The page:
After discussing Willow, last Monday, I got to thinking about my most favorite movie and it’s novel. I am a lot more familiar with the movie, having watched it enough times to have most of the lines memorized, but I’ve only read the novel once. Does this mean that I’ve finally found a book where I actually prefer the movie? Perhaps.
The fact is that this movie has garnered a huge cult following, mainly because of it’s wit and one liners, but also because of it’s incredible characters and the actors that portrayed them. There is a divide in the fan community, however, between those that prefer the novel and those that prefer the movie. Novel lovers tend to look down on movie lovers, in some sort of elitist way, as if those who have only seen the movie haven’t been let in on the whole story.
The truth is that the movie follows the plot of the book so perfectly, that nothing is lost there – there are no missed plot lines or unmentioned background, like there was between the Willow movie and novel. The one biggest difference between the movie and the novel is the style of narration. I’m particularly fond of the movie’s convention of having the grandfather read the story to his sick grandson. Fred Savage provides an excellent counterpart of the kid who finds romance and kissing disgusting, but it won over in the end.
The book on the other hand, claims to be originally written by S. Morgenstern, and abridged and commented on by William Goldman. This is, however a fiction in itself. Similiar to the fictional author of Memoirs of a Geisha, S. Morgenstern doesn’t exist. The abridgment is a rather clever part of the novel, a way for the author comment on and internally narrate his own work. I enjoyed this aspect of the novel, it was clever in a ‘pop up video’ kind of way, but it did get distracting from time to time, and occasionally got in the way of the story.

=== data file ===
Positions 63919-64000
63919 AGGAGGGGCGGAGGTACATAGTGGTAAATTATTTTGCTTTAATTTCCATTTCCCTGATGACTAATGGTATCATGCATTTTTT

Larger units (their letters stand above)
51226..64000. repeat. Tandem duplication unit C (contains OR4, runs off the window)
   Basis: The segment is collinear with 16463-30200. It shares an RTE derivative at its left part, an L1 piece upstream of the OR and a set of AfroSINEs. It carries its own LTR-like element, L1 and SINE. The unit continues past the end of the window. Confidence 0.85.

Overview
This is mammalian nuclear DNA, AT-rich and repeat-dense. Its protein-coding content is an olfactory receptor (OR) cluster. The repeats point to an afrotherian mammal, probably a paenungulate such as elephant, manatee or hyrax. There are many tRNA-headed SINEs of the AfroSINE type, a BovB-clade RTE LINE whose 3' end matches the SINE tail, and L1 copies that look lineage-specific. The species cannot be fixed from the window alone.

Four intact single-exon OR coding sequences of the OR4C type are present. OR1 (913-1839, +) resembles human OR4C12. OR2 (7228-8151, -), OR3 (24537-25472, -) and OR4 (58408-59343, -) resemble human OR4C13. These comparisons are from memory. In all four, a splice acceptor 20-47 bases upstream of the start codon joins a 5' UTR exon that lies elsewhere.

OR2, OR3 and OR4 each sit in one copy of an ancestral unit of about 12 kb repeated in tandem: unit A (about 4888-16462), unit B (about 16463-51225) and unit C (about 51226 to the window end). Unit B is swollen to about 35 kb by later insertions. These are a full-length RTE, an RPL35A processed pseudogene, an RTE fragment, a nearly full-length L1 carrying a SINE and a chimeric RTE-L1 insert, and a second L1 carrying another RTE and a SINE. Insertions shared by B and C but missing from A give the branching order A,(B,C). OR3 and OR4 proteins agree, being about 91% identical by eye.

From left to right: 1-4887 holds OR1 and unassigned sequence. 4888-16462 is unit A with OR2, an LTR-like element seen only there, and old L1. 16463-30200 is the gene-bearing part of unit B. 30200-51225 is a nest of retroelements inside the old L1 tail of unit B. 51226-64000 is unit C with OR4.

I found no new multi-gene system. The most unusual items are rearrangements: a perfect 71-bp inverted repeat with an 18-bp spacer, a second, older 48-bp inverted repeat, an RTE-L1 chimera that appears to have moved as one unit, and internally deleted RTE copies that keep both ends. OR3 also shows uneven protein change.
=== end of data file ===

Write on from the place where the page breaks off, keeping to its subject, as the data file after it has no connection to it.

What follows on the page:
The William Goodman is so good at fiction that even his author biography is fictional, as are references to a deleted scene and a sequel, supposedly called Buttercups Baby. He is so successful in his deception, that many of the susceptible are deceived into believing that S. Morgenstern actually existed, a fact that many of the die hard novelists love gloating over.
What really matters, however, is not which medium is the better way to experience the story, or who is smarter for appreciating its different forms, it’s the fact that the story transfered into movie so effectively as to have such a devoted following.
“No more rhyming now, I mean it!” ”Anybody want a peanut?”
Get the movie here: The Princess Bride (1987)
and the novel here: The Princess Bride